State of the industry: Dairy
Big players in dairy foods are employing varied tactics to stay competitive with local brands.

CHICAGO — With fat no longer perceived in a negative light and protein a sought after nutrient by many consumers, dairy foods — inherently concentrated sources of the two nutrients — are in a good place. The challenge for many larger processors is to keep their big brands relevant to today’s consumers.

Minneapolis-based General Mills, Inc. feels the pain with its more than 50-year-old Yoplait brand. Once the leader in the U.S. yogurt market, the franchise was hit hard by Chobani and failed to respond fast enough with on-trend innovations, like its greatest rival: Dannon, a business unit of Danone S.A.

“We continue to see challenging trends on our U.S. yogurt business, driven primarily by significant declines on our Yoplait Light and Greek 100 product lines,” said Kendall Powell, chairman and chief executive officer of General Mills, during a Sept. 21 conference call with financial analysts. “Consumers of traditional light yogurts are pivoting away from this segment in favor of products that provide more (satiety) like Greek yogurts.”

Mr. Powell said there is significant competition in the yogurt business and that Yoplait’s products have become less differentiated.

“So we’re looking to change that by rolling out a significant product improvement over the next few months,” he said. The plan is to innovate, renovate and produce good messaging.

This is exemplified by some recent introductions under other General Mills yogurt brands. For example, Liberte, which was acquired in December 2010, is now available in a premium whole milk formulation in a clear plastic triangular container. Worldly flavors designed to appeal to today’s adventurous consumers include Baja Strawberry, Ecuadorian Mango, French Lavender and Philippine Coconut. The Annie’s brand, which General Mills acquired in September 2014, is now competing in the children’s yogurt segment with whole milk flavors in tubes, single-serve cups and multi-serve containers.

Other yogurt manufacturers are following suit and rolling out whole milk options. That is because whole fat is where the action is in refrigerated yogurt, according to data from Chicago-based Information Resources Inc. and provided to Dairy Management Inc., Rosemont, Ill. From Jan. 1 to Aug. 7, whole-fat yogurt experienced a 16% increase in volume sales, representing 10% share of total yogurt volume sales. Reduced-fat yogurt was down 16%, with 0.7% volume share; low-fat was down 0.2%, with 48% share; and fat-free was down 5%, with 41% share. Thus far in 2016, retail yogurt volume sales are down slightly from 2015’s all-time high, with Greek yogurt and multi-serve tubs driving the growth.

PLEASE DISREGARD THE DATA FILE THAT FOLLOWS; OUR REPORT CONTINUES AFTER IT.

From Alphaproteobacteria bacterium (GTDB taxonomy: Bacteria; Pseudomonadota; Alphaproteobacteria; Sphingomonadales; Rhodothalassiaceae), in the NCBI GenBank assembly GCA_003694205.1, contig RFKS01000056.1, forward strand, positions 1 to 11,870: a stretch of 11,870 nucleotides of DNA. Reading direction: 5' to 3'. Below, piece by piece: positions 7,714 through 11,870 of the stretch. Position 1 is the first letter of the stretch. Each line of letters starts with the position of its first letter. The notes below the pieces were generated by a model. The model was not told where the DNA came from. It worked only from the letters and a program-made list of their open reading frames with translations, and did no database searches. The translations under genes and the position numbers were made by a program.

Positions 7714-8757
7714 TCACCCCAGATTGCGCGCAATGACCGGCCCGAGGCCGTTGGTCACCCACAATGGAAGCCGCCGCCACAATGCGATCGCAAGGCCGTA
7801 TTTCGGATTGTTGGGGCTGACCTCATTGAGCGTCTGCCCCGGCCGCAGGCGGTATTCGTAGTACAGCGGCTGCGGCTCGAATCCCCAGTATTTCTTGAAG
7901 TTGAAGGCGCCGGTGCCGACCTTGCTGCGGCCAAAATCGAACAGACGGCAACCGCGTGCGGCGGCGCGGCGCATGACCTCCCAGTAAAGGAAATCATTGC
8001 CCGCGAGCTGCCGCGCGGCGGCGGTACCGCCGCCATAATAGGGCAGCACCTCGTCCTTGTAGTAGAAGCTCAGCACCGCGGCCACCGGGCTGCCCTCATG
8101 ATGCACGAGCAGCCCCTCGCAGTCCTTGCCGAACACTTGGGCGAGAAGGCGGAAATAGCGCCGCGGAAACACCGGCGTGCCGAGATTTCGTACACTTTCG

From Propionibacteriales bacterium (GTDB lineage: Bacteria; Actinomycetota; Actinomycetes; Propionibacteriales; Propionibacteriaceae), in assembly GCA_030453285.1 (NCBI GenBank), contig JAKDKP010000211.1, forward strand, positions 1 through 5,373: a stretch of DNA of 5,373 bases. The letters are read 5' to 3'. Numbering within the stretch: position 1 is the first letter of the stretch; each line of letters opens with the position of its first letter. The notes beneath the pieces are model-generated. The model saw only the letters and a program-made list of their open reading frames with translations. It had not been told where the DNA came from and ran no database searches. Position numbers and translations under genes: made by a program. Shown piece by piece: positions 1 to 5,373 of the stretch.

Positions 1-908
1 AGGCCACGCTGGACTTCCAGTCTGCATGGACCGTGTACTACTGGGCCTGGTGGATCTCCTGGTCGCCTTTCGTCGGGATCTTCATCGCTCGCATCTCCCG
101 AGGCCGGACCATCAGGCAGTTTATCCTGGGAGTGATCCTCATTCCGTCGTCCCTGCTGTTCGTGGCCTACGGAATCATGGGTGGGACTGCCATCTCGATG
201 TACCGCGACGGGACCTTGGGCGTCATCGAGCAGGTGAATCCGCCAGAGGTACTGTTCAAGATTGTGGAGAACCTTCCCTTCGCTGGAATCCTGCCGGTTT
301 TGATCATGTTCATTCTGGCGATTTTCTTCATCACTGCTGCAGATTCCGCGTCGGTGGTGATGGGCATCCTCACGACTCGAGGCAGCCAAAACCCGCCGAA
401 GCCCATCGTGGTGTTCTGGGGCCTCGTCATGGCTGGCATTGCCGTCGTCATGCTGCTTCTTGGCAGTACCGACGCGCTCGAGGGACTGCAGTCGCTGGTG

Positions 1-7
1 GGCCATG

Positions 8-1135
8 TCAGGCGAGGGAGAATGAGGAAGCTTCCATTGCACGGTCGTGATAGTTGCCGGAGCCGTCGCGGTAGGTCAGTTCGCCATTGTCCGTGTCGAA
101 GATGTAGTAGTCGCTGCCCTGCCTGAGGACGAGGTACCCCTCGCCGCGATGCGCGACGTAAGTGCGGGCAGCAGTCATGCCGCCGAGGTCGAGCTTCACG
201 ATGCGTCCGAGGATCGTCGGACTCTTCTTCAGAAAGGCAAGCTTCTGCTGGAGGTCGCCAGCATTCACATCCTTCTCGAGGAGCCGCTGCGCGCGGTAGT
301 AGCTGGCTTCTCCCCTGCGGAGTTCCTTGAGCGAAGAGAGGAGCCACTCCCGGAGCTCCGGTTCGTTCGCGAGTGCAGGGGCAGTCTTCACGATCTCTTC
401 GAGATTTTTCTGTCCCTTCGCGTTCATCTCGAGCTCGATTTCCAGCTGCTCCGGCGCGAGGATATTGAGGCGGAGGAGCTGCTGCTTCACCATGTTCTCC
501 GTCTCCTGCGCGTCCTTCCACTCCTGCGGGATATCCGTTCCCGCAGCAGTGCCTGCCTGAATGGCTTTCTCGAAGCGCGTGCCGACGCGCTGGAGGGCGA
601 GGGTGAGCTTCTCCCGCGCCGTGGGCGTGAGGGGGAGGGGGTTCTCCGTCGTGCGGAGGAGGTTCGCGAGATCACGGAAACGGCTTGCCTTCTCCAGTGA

Greek yogurt now holds a 38% volume share and grew nearly 4% year-to-date thru Aug. 7. Non-Greek, on the other hand, with 62% share, declined nearly 4%. Aside from Greek, multi-serve tubs (+6%) also are driving a significant amount of volume growth.

Yogurt drinks experienced noteworthy growth during this period, with volume sales up 9%. The growth is forecast to continue.

It appears that U.S. consumers finally have embraced yogurt drinks, the preferred yogurt format in Asia and a format that is well established in Europe, according to Mintel International. The market research company reports dollar sales of yogurt drinks increased 62% from 2011 to 2015. Mintel predicts that by the end of the year, dollar sales will have grown 11%, as compared to 2015, making this the second straight year of double-digit gains.

“While boom times ushered in by the novelty of Greek yogurt are fading, the yogurt category’s draw of convenient health, and the recent expansion of flavors and formats, helps retain interest and preserve participation in the market,” said Beth Bloom, senior analyst, U.S. food and drink at Mintel. “Yogurt drinks are becoming increasingly popular among U.S. consumers, and as adoption of the yogurt drinks segment grows, so too does innovation. It’s one of the few food and drink spaces where launch activity sees brand-new products outpacing simple variations on form.”

Similar to what’s going on in cup yogurt, whole fat is popular in the drinkable format. Specifically, Mintel research indicates full-fat options are popular among millennials as they are the most likely demographic to purchase whole-fat yogurt/yogurt drinks, compared to all consumers.

“Full-fat varieties are seeing strong sales growth at natural channels, while non-fat options struggle, pointing to a growing acceptance of fat in food,” Ms. Bloom said. “As consumers appear increasingly interested in functional benefits from their food and drinks, communicating how yogurt and yogurt drinks can contribute to these health needs will be a means of standing apart from the crowd.”

This is exemplified by recently introduced drinkable yogurts from Stuyvesant, N.Y.-based Maple Hill Creamery. The company now offers 12-oz whole milk varieties in coffee, mango peach and strawberry flavors.

“Milk naturally delivers 8 grams of protein per 8-oz serving,” said Cindy Sorensen, vice-president of business development for Midwest Dairy Association, St. Paul, Minn. “We are seeing processors developing new product introductions that are building on the growing protein trend. One major benefit to adding protein to our diets is that it provides satiety, which helps with weight management, reduces snacking, builds muscle and provides energy.”